Globally, the estimated proportion of the general population with active epilepsy is about 0.5-1 % and 20–30 % of those patients will develop a drug-resistant epilepsy (DRE) [4, 5]. Clinical trials demonstrated that cerebrovascular diseases, encephalitis and cortical dysplasia function as main causes of DRE. Diseases including West syndrome, Lennox-Gastaut syndrome and tuberous sclerosis could assist in identifying DRE [6]. Moreover, temporal lobe epilepsy (TLE) represents the most common syndrome in adults and often develops pharmacoresistence [7]. TLE frequently develops into DRE as a result of hippocampal sclerosis (HS) [810], inflammation [11], neurocysticercosis [12], brain insult [13], or malformations of cortical development [14, 15]. However, a consensus definition and prognosis for DRE remained elusive [16, 17]. In 2010, the International League against epilepsy (ILAE) addressed the need for a definition, declaring that“Drug resistant epilepsy may be defined as failure of adequate trials of two tolerated and appropriately chosen and used AED schedules (whether as monotherapies or in combination) to achieve sustained seizure freedom” [18]. This proposal provided a precise definition of DRE but, left forming an efficacious prognosis method for DRE unexplored to this day. Past early-identification of DRE is mainly based on clinical manifestations like the number of seizures [19]. Other than applying the well-established electroencephalography (EEG) monitoring, other imaging testsing and clinical symptoms and signs watching, DRE urgently requires a set of molecular biomarkers to clarify the early prognosis, wherein microRNAs play an important role [2022].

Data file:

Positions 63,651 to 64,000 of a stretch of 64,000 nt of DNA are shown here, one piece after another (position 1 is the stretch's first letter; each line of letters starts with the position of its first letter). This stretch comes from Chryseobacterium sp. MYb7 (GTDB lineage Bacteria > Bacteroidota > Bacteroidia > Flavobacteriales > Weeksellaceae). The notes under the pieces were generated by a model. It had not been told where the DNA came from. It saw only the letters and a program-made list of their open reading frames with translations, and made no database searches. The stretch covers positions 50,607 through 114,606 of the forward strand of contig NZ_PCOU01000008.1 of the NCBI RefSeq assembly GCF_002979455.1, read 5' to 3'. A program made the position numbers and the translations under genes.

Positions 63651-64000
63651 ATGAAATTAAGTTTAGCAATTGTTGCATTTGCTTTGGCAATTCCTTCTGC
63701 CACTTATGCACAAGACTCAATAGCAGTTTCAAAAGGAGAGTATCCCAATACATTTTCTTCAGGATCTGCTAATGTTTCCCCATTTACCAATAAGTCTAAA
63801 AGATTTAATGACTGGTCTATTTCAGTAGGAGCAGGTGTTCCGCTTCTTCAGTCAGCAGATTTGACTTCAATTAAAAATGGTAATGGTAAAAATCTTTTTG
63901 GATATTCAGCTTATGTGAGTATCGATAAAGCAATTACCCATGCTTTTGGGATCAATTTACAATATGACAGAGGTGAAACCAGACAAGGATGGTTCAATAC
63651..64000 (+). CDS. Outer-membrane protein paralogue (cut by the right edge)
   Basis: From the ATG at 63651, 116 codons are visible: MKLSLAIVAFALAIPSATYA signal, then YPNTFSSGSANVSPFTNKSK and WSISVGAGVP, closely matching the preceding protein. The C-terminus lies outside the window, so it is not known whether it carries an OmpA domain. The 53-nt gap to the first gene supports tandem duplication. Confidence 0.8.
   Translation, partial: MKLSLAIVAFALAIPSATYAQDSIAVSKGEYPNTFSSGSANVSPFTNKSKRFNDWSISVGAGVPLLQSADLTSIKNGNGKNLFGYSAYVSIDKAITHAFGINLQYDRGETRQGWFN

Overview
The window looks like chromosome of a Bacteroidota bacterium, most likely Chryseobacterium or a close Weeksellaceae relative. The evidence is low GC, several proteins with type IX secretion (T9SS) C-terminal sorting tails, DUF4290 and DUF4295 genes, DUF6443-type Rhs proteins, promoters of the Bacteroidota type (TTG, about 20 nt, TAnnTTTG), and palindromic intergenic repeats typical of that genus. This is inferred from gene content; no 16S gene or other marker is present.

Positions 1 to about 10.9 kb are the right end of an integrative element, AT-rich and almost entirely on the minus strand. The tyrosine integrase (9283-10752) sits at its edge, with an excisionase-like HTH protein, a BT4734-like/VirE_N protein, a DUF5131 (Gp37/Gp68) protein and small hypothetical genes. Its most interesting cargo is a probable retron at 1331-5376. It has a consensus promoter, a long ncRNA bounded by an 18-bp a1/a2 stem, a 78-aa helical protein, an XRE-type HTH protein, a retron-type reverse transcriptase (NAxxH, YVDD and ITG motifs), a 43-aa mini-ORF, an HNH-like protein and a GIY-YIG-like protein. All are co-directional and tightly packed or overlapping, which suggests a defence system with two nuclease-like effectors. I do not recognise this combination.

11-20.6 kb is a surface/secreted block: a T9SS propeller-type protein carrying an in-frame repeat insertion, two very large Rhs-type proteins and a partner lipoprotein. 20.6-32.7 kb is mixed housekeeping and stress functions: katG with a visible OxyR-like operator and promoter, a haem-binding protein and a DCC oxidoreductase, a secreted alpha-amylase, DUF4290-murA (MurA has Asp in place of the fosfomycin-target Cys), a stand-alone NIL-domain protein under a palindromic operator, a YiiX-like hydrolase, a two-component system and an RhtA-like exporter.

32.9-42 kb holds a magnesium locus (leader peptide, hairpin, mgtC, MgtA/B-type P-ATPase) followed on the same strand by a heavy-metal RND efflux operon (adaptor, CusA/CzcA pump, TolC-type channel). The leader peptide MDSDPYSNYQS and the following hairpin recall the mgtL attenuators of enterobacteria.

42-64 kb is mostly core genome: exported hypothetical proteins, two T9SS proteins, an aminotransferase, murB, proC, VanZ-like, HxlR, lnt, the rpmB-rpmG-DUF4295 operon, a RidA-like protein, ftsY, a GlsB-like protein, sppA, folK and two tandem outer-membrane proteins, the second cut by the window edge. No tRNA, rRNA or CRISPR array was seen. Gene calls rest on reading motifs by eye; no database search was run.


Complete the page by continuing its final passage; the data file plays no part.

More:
MicroRNA: biogenesis and regulatory mechanisms

miRNA is a non-coding single-stranded RNA molecule with length of about 20–24 nucleotides and has highly conservatism, tissue specificity and temporality. It does not have open reading frame and mainly regulates expression of gene after transcription [23]. Most miRNA genes are present in the genome as the form of single copy, multiple copies or a gene cluster. Each miRNA can regulate one or more target genes, while several miRNAs can regulate the same target gene. miRNA regulates the expression level of proteins in cells through this complicated network [24]. Essentially, miRNA is a highly conserved non-coding single-stranded endogenous RNA molecule that plays an important role in the negative regulation of the target gene expression after transcription [25].

MicroRNAs in animal experiments of DRE prognosis

In animal experiments about DRE, researchers mainly focused on temporal lobe epilepsy and hippocampal sclerosis by artificially modeling mice or rats. Researchers further compartmentalized subgroups by distinguishing different time phases of seizures, different locations and different injury statuses of the brain.

MicroRNAs profiling in different time phases after SE